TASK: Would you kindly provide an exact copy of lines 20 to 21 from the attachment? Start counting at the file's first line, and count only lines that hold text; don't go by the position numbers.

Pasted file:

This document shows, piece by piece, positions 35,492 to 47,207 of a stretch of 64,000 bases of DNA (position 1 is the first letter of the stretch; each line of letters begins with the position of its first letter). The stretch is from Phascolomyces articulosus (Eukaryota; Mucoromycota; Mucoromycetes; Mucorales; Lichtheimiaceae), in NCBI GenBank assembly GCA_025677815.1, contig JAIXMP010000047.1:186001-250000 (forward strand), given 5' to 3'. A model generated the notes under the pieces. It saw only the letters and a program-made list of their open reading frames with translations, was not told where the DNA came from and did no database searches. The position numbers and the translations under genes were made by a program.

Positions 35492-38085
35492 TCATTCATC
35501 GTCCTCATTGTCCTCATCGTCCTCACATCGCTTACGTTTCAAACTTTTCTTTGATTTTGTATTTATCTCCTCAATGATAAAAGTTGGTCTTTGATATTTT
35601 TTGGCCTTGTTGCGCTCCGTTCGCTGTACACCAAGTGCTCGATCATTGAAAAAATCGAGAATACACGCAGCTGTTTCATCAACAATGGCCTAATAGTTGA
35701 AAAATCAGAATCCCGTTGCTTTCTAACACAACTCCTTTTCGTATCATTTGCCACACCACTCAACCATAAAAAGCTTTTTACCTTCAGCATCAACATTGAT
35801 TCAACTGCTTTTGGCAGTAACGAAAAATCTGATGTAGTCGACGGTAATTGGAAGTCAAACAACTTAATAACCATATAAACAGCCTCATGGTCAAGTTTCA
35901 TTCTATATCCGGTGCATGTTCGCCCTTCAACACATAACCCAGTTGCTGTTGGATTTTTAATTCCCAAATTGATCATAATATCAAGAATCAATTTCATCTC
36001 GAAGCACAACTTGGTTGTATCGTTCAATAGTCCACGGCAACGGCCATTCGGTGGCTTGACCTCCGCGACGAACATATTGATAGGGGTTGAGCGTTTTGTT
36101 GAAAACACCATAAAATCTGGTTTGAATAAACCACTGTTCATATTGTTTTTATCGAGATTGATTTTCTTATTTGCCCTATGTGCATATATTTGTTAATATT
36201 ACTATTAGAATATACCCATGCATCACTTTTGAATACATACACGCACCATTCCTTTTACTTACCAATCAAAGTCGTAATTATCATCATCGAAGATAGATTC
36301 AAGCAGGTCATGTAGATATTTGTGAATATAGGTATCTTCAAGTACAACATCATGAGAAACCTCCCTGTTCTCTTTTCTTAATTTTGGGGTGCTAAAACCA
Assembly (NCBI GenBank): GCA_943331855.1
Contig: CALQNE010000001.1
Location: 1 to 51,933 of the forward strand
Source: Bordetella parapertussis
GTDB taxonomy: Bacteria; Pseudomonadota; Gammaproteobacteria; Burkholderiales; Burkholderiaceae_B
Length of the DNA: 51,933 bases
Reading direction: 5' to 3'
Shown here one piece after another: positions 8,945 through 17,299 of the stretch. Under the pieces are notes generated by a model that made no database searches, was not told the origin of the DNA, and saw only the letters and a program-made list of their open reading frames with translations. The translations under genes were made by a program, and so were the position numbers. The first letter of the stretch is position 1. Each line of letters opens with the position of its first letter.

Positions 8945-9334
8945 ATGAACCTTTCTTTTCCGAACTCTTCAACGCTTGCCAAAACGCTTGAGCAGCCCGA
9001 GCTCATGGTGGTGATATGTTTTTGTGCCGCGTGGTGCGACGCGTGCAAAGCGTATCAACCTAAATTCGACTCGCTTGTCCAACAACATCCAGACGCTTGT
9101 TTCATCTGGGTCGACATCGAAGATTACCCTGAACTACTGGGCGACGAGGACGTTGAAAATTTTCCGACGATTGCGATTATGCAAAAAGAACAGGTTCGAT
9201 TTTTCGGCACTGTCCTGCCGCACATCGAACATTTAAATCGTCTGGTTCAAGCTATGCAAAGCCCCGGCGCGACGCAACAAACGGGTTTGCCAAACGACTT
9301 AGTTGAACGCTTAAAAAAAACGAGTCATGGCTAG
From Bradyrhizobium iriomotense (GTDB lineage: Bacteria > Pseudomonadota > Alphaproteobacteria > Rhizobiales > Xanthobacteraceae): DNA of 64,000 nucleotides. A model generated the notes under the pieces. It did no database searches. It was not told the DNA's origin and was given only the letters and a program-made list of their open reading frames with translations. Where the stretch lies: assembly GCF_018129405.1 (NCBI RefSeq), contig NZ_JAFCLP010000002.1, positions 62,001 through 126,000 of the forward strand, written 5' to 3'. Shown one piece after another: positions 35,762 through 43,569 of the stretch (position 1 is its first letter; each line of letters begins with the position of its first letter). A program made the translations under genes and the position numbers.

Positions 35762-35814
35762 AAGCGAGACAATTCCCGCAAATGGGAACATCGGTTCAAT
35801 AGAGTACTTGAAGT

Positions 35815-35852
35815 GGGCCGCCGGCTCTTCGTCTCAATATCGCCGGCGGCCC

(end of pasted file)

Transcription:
Shown here one piece after another: positions 8,945 through 17,299 of the stretch. Under the pieces are notes generated by a model that made no database searches, was not told the origin of the DNA, and saw only the letters and a program-made list of their open reading frames with translations. The translations under genes were made by a program, and so were the position numbers. The first letter of the stretch is position 1. Each line of letters opens with the position of its first letter.

Positions 8945-9334